Agencies, Blog - August 29, 2023
Agencies With Insurers As Clients: The Conflict Of Interest Explained
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Over the years, we’ve insured several creative and digital agencies who have provided services to insurance companies, from software to PR assistance. It might seem like the right thing to do would be to return the favour, and take out insurance with that provider. But that’s never a good idea.

This is because it creates a clear conflict of interest which could have major implications if there was ever a claim. A diligent insurer should ask an agency for confirmation of their Professional Indemnity insurance before commissioning them to do work – and if the agency happens to be insured by them, they should require them to find another provider before agreeing to sign the contract and start the project.

Whilst that does happen most of the time, we’ve seen several instances where insurers have missed this in their due diligence. Although that isn’t great from insurers, the agency is equally at fault, as they should recognise the potential for issues down the line

In its simplest form, if the insurer alleged that the agency had made serious errors in the work delivered, they would essentially be both the plaintiff and the defendant. And in its most extreme form, they could be tempted to reject the claim, allowing the insurer to sue an uninsured agency rather than having to stump up the settlement themselves.

Let’s take a look at this in more detail…


What issues would arise from the conflict of interest?

Impartiality and fair assessment

Professional Indemnity insurance is meant to protect the insured party (in this case, the creative and digital agency) from claims made by clients or third parties arising from professional errors, negligence, or breaches of duty.

When the insurer is also a client, there’s a potential conflict of interest, because the insurer may prioritise their client relationship over impartial claims assessment. This can lead to biased evaluations and an increased likelihood of denied claims or inadequate compensation.

Objective claims handling

Professional Indemnity claims require an objective evaluation of the circumstances surrounding a claim. Insurers should thoroughly investigate claims and determine the appropriate course of action, such as negotiating a settlement or defending against a claim.

When the insurer is also a client, their objectivity may be compromised due to the existing business relationship. This can result in a lack of rigorous evaluation and potential favouritism towards the client/insurer, rather than ensuring fair treatment for the agency.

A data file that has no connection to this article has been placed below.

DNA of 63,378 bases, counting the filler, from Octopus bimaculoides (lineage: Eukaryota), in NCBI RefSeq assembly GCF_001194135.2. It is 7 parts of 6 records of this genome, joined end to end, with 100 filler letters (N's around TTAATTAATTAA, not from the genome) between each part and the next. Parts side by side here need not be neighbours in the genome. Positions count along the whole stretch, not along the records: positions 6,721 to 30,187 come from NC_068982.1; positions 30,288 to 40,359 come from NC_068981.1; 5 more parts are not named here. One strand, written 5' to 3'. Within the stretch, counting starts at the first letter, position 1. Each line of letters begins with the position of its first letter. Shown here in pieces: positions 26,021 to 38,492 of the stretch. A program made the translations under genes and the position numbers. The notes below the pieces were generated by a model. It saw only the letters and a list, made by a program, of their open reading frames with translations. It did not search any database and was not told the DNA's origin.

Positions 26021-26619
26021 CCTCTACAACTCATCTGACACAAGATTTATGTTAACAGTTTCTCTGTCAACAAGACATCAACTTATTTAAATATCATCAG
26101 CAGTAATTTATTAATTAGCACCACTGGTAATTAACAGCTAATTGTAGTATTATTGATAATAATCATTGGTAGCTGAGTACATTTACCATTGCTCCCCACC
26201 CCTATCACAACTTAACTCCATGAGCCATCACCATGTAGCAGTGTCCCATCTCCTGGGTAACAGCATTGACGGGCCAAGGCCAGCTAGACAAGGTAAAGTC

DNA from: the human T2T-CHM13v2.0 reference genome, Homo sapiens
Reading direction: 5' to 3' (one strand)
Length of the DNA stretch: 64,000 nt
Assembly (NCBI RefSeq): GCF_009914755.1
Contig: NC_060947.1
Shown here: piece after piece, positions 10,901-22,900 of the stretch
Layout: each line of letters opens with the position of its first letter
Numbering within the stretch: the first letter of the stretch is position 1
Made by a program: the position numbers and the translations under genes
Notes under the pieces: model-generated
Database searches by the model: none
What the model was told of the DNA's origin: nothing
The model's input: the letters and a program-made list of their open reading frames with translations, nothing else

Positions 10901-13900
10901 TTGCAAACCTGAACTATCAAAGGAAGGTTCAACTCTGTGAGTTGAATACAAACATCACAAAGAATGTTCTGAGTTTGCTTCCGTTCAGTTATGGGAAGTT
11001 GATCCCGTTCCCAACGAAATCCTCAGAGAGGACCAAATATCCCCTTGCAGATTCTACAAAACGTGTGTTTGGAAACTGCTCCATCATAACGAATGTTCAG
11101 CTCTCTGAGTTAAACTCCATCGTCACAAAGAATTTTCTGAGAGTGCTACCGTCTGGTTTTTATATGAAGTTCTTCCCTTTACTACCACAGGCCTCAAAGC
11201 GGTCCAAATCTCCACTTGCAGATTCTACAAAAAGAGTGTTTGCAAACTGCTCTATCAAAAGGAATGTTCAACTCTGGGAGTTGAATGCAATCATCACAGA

Confidentiality and information sharing

Insurers typically require access to sensitive and confidential information about the insured agency’s operations, projects, and potential risks in order to underwrite the policy and handle claims.

When the insurer is also a client, there’s a risk that confidential information may be shared with the client/insurer, potentially compromising the agency’s trade secrets, intellectual property, or other sensitive data. This could lead to competitive disadvantages or confidentiality breaches.

Perception of bias

Even if the insurer maintains professionalism and tries to handle claims fairly, the fact that they’re also a client can create a perception of bias or favouritism amongst other clients or third parties. This perception alone can damage the agency’s reputation and relationships with other clients, leading to a loss of trust and possible business opportunities.


How RiskBox can help

To avoid these potential issues and conflicts of interest, it’s advisable for a creative and digital agency to have their Professional Indemnity insurance with a separate insurer who isn’t a client. This ensures independent claims assessment, impartiality, and confidentiality – plus, it avoids problems that could arise from the insurer-client relationship.

If you’re an agency working for an insurance company who is also a client, don’t wait until it’s time to renew. Find an alternative insurer immediately. For support from RiskBox, or to ask a question about anything we’ve covered in this blog, reach out to us today. You can call our team on 0161 533 0411, or fill in our contact form and we’ll get back to you.


Photo by ThisisEngineering RAEng on Unsplash

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